Morally, the Syrian government has certainly earned punishment and it would be a good thing to deter them from engaging in more killing—or to even deter them from killing with chemical weapons. However, there is the question of whether or not our attacks will be just punishment or adequate deterrence.  If the goal is deterrence, then there is the question of how long we will engage in deterrence attack and what sort of escalation we should engage in should the initial attack fail to deter.

Another approach is to strike in support of the opposition. That is, to attack Syrian targets with the primary goal of improving the opposition’s relative position. This could, of course, also be a punishment attack as well. In this case, the questions would be whether or not such intervention would be effective and whether or not the results would be desirable for the United States.

One obvious concern about the conflict in Syria is that it is not an oppressive government against plucky, freedom-loving rebels. If that was the case, then the matter would be rather easier.  Rather, it is a battle between an oppressive government and a bewildering array of opposition groups (including an Al Qaeda franchise). There are also outside forces involved, such as Iran, Russia and China.

Because of the fragmentary and problematic nature of the opposition, it is important to consider the consequences of attacking in support of the opposition (or, more accurately, the oppositions). While the Syrian government is a morally bad government and an enemy of America, it has imposed order on the state and is, obviously enough, not the worst option. If, for example, the Syrian government were to topple and the area fell into almost complete chaos, that would be worse than the current situation. Even worse for the United States and most other people would be a takeover of the state by radical forces and extremists.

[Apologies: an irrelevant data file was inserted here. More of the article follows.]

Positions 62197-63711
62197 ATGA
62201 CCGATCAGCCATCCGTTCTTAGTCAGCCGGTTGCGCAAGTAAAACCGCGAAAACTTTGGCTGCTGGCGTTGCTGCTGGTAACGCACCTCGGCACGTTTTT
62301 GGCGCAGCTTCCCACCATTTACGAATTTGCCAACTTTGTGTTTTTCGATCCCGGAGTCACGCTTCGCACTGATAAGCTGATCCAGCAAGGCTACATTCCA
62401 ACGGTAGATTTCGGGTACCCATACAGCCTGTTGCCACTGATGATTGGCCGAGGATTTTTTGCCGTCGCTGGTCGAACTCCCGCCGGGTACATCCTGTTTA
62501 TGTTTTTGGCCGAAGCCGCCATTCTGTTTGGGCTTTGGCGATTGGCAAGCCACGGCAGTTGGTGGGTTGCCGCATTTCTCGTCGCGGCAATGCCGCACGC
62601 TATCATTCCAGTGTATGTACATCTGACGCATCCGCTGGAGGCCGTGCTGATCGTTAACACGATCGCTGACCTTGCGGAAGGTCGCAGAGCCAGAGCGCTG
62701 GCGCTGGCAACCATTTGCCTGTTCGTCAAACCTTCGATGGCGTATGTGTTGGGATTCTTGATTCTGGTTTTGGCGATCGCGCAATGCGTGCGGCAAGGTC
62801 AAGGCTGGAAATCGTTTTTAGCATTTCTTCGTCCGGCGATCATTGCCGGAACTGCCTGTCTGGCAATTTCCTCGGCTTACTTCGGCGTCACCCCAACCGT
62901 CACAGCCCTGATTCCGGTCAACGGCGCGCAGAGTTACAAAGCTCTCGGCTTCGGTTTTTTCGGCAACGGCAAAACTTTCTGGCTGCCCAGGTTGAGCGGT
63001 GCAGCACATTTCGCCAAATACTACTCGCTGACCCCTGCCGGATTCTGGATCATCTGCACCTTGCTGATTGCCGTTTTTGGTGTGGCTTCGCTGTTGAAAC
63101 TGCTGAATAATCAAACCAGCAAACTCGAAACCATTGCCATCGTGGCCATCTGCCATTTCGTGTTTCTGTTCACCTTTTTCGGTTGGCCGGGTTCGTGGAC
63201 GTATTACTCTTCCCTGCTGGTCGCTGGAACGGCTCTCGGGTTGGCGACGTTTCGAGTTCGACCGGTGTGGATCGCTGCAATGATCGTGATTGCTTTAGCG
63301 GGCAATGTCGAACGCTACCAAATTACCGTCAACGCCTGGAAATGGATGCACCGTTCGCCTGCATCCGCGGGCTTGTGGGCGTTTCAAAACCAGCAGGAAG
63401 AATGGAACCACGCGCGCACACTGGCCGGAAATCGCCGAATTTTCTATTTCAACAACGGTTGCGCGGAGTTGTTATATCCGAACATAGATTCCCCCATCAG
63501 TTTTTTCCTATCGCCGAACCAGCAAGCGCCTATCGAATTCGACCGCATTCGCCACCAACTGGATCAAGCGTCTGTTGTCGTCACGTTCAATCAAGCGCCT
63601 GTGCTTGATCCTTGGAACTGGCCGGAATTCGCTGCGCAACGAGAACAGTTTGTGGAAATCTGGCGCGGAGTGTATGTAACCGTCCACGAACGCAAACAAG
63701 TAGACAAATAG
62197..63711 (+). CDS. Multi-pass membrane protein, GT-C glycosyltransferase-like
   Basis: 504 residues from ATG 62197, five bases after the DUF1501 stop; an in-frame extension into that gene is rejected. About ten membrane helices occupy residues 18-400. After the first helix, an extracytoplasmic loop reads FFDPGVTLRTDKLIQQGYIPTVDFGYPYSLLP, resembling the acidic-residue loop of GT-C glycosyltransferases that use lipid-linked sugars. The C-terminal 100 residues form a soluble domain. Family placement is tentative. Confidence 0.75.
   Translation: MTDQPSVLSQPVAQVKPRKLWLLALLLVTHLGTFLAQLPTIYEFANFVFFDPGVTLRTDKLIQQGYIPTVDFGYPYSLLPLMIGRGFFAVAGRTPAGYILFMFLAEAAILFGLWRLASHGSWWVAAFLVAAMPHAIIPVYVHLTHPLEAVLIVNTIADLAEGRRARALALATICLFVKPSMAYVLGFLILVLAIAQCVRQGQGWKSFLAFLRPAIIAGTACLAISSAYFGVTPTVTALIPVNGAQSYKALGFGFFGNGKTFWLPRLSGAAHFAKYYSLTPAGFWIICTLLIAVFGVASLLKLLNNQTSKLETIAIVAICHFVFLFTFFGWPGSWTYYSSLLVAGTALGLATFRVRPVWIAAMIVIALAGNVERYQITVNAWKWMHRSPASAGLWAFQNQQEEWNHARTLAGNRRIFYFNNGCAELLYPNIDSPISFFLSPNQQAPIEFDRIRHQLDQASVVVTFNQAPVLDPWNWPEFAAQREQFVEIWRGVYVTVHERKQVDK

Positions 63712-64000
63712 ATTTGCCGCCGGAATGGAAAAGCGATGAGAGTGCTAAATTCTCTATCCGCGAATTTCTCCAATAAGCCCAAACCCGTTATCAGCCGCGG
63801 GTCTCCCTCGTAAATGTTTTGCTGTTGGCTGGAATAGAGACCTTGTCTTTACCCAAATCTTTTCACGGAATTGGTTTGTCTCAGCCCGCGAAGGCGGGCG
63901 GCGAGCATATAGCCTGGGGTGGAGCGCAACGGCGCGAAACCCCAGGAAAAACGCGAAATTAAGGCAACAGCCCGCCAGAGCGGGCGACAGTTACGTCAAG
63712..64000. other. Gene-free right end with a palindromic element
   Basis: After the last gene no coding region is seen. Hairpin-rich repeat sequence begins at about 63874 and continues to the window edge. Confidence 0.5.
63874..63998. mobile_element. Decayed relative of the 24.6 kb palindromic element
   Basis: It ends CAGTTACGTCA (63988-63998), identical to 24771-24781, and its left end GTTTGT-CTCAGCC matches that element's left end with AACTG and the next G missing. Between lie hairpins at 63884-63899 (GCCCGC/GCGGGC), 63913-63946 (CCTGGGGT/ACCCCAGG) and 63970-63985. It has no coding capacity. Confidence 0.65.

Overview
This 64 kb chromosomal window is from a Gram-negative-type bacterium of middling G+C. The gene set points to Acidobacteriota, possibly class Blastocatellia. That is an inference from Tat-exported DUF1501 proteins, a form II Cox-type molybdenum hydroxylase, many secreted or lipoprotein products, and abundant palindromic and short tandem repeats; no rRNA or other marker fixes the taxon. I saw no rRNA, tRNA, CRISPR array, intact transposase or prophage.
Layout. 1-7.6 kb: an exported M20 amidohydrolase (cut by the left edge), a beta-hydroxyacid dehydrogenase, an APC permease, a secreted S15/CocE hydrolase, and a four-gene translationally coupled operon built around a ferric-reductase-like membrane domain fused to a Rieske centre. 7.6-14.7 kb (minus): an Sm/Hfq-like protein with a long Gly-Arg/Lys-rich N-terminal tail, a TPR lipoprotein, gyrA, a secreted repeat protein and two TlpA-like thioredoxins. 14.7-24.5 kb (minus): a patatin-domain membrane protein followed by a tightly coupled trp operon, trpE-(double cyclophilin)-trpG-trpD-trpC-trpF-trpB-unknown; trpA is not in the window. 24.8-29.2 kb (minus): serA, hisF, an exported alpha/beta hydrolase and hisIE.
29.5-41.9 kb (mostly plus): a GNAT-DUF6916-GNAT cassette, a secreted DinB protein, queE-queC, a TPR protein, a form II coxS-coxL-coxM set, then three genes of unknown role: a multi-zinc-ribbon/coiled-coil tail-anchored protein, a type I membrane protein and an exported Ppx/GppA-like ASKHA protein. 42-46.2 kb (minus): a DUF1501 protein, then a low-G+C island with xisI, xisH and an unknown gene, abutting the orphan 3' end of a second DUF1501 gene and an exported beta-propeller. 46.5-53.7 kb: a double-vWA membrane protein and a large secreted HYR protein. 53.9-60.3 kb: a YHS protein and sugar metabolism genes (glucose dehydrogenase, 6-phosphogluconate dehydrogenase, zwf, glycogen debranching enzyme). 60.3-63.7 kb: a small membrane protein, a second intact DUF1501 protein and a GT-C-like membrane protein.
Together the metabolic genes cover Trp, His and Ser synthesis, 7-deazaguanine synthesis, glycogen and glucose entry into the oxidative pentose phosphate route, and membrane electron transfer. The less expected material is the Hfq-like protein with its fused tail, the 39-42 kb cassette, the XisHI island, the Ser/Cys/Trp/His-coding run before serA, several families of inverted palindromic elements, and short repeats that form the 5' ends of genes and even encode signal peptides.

It is also rather important to take into account the possible and likely reactions of the other powers that are involved in the conflict. Iran, China and Russia have a significant stake in the matter and they might actually react to an American attack. Russia, for example, is sending warships to the area. While Russia or Iran most likely would not engage American forces in the region to defend Syria, this is not an impossibility. For example, the conflict could escalate from an accident.

Unfortunately, I do not have a great deal of confidence in any of the leaders involved in this matter. After all, there are rather different skill sets involved in being a politician who wins office and being able to make effective policy and military decisions. That is, playing the political game is rather different than war. That said, I do hope that wise decisions are made. But, no matter what, many more people are going to be killed—it is mainly a question of how many and with what weapons.

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Man(ning) & Woman

A TransGender-Symbol Plain3

A TransGender-Symbol Plain3 (Photo credit: Wikipedia)

In a somewhat unusual turn of events, Private Bradley Manning claims that he identifies himself (or herself) as a woman named Chelsea Manning.  He has also expressed the desire to undergo gender re-assignment, beginning with hormone therapy. Given that I hold to a rather broad conception of liberty, I believe that Manning has the right to change his gender and that this is morally acceptable. In fact, if physically being a man is problematic for him, then he certainly should take steps to make his physicality match his conception of his identity. His body, his choice.